Rod Reyes risks his life

LIVE FEED - Bibsy M. Carballo (The Philippine Star) - December 10, 2014 - 12:00am

The name Rodolfo “Rod” Reyes is a familiar one to those who are in the world of journalism. It is not an occupation that parents tell their children to embrace since it may often be dangerous. In fact, it is not an occupation, but a calling. Rod is best remembered as the Manila Times reporter who on Feb. 13, 1961 went undercover to document the notorious dope den in Malabon. Disguised as a heroin user, he penetrated the den and mingled with hoods, thieves and drug users in the area.

Rod recounts his experiences and ordeals, which made the front pages of The Manila Times. “The owner of the house, incidentally, is a barber. While Mike was giving Juaning a haircut, I slumped on the wooden bunk and some of the addicts and bouncers inside struck up conversation with me. Their first question was always, ‘How long have you had the vice?’ I told them that I had been smoking heroin for less than a year. One suggested I take the drug by injection saying I would feel better and stronger if I took it through the mainline. I could see their arms pock-marked with needle scars and I told them that my parents would be up in arms if they saw the scars on my arms. They let me alone afterwards when I pretended to look very sleepy from the effects of the drug.

“All the while, I was listening and half-opening my eyes. From their conversations, I learned that all the hangers-on at the den were either ex-convicts or men in hiding wanted for some offense or another. One was flashing a warrant for his arrest for serious physical injuries. Another recalled how he allowed himself to be ‘used’ in an abnormal sex act inside Muntinlupa. Still another recounted how he was nabbed for vagrancy at the South Harbor. I learned that the place was not only a dope den, but a thieves’ hideout. The young addicts stole, snatched, picked pockets and robbed people just to satisfy their craving for dope. Many are members of the notorious Bahala Na gang. There were other things I learned as I sat sleepy-eyed inside the damp den. I found out that to camouflage their drunken appearance, the dope addicts drink beer — but not more than a bottle — to give them alcoholic breath. (Heroin and alcohol don’t mix. Anyone who takes both at the same time blacks out).”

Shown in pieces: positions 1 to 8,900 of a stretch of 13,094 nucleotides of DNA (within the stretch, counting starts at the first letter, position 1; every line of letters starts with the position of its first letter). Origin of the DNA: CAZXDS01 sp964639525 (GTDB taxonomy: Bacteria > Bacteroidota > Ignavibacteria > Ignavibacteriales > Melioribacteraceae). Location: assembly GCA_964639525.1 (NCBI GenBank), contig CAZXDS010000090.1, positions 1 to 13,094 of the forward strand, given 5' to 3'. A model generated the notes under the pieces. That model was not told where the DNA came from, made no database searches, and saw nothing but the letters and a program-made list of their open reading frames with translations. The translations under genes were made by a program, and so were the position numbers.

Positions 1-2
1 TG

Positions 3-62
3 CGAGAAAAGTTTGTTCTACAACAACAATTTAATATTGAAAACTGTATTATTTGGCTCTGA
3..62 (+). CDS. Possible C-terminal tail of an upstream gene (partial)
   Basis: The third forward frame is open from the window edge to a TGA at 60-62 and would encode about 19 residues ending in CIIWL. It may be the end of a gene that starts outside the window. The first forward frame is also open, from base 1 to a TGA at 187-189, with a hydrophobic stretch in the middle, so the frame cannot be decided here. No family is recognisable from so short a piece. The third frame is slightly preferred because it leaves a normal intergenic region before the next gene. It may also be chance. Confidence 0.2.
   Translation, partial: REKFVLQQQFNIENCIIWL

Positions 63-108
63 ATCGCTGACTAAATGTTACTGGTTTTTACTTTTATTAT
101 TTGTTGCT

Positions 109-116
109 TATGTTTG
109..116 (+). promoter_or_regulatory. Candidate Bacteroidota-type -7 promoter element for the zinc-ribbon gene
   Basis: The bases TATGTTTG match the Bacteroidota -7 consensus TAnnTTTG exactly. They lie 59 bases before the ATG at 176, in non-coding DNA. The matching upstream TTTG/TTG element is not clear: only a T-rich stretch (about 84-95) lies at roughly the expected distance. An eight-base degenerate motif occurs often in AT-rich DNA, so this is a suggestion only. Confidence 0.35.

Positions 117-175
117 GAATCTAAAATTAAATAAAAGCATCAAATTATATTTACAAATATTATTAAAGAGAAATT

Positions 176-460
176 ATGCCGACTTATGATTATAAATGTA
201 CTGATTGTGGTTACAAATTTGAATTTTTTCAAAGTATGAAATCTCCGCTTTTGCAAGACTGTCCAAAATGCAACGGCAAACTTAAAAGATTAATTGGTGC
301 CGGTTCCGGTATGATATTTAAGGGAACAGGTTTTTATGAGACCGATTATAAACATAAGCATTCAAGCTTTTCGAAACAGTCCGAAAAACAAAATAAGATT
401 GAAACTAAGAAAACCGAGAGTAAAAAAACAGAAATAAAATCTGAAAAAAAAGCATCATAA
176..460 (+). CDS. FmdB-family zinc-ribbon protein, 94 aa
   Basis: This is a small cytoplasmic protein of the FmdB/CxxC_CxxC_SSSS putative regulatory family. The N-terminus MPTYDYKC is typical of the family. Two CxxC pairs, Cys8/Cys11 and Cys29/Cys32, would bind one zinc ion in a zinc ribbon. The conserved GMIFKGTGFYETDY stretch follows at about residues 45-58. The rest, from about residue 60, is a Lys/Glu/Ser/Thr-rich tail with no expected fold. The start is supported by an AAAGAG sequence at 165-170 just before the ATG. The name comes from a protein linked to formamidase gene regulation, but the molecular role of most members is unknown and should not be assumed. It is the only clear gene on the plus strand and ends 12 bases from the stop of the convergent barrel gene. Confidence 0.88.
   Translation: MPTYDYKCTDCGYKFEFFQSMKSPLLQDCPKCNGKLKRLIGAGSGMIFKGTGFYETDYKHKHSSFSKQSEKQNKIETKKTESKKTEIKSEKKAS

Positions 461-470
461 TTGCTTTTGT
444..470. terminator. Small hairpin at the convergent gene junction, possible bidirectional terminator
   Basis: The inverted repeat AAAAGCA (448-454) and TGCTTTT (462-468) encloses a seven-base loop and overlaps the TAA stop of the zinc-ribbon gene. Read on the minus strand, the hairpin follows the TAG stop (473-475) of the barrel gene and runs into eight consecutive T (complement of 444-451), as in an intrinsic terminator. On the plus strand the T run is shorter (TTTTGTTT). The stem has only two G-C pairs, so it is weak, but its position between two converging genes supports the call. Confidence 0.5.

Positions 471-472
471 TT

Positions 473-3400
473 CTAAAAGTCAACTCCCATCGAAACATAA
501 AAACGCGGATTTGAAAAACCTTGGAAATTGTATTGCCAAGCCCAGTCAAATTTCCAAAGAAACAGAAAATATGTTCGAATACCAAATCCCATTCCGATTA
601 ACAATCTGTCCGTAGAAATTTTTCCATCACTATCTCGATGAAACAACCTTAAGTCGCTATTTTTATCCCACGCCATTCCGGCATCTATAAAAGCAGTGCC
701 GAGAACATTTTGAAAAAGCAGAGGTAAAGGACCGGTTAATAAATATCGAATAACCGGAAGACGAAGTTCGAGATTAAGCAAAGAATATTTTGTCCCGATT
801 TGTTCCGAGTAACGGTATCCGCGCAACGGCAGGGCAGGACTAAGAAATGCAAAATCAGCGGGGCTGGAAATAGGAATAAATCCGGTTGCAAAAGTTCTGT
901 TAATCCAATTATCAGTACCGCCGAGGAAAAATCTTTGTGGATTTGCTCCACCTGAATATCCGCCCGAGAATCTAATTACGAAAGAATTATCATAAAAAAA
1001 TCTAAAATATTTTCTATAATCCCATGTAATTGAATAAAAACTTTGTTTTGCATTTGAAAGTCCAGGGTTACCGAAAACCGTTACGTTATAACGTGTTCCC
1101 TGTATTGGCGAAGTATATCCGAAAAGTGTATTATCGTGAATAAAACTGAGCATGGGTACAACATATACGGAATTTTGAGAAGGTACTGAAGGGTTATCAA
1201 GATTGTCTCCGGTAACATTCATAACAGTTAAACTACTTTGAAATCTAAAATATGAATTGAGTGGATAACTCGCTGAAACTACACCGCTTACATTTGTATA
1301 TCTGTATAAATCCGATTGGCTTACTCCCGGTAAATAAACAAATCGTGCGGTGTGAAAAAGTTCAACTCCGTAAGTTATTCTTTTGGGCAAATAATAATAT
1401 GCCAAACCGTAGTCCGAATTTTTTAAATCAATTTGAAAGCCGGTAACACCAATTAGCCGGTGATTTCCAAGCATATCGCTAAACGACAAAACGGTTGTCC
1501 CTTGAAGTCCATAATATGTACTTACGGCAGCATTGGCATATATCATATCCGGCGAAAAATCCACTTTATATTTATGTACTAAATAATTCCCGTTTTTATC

Two days later, with proper planning, coordination and upon the signal of Rod, the NBI raided the place. As expected, the feat was all over television, with each station competing with one another to get the best interview first.

In 1977, Rod’s exploits and experiences were captured vividly for the big screen produced by Sining Silangan. The movie, Sa Piling Ng Mga Sugapa, directed by Gil Portes starred Mat Ranillo III in the role of Rod, with Bembol Roco, Chanda Romero and Julie Ann Fortich. Rod had made a name for himself in 1961 by posing as a dope addict to expose a drug den and won the Journalist of the Year Award, the TOYM Presidential Award Medal from President Carlos P. Garcia and a Nieman Fellowship at Harvard University.

(E-mail your comments to bibsyfotos@yahoo.com or text us at 0917-8991835.)

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